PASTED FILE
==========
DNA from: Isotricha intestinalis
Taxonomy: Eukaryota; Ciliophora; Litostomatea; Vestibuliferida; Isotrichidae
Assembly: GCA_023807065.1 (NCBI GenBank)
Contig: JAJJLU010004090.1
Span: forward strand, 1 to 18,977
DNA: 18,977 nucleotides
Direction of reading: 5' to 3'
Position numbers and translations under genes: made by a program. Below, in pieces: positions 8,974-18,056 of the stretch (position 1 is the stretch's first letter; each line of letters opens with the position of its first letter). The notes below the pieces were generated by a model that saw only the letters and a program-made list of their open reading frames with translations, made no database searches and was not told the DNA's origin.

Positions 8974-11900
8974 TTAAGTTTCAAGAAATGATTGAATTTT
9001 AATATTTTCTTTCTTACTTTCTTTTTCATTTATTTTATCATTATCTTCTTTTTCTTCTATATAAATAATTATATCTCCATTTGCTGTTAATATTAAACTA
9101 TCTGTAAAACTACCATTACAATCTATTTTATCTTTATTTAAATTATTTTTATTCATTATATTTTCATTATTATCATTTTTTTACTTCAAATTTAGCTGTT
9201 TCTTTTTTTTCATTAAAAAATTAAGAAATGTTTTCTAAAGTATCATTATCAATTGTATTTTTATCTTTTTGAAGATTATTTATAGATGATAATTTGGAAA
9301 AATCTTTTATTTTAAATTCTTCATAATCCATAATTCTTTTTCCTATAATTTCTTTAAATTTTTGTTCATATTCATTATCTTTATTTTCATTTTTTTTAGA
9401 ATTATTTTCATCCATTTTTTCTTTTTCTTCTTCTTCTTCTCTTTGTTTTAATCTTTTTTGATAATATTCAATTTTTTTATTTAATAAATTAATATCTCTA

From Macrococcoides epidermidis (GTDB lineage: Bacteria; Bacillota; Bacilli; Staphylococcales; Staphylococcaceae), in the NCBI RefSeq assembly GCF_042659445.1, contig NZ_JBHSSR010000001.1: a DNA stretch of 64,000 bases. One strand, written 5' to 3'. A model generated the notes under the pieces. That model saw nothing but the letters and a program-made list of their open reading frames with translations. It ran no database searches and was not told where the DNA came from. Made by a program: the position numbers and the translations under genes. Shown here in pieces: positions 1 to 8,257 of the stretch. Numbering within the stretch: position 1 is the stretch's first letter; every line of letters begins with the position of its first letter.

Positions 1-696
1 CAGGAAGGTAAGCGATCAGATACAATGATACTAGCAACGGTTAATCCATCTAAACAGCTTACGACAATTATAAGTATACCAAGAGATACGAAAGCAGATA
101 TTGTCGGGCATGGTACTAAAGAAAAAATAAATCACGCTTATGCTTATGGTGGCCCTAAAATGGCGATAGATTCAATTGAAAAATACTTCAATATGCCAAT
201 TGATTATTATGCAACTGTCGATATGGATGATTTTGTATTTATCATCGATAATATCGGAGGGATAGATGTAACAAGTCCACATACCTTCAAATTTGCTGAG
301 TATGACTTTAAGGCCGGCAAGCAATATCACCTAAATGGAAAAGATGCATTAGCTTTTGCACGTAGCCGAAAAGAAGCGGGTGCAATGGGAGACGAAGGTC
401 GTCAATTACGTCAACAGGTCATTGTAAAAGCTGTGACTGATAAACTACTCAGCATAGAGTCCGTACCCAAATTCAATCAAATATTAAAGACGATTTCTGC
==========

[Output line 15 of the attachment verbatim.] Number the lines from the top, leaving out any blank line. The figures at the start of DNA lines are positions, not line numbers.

9401 ATTATTTTCATCCATTTTTTCTTTTTCTTCTTCTTCTTCTCTTTGTTTTAATCTTTTTTGATAATATTCAATTTTTTTATTTAATAAATTAATATCTCTA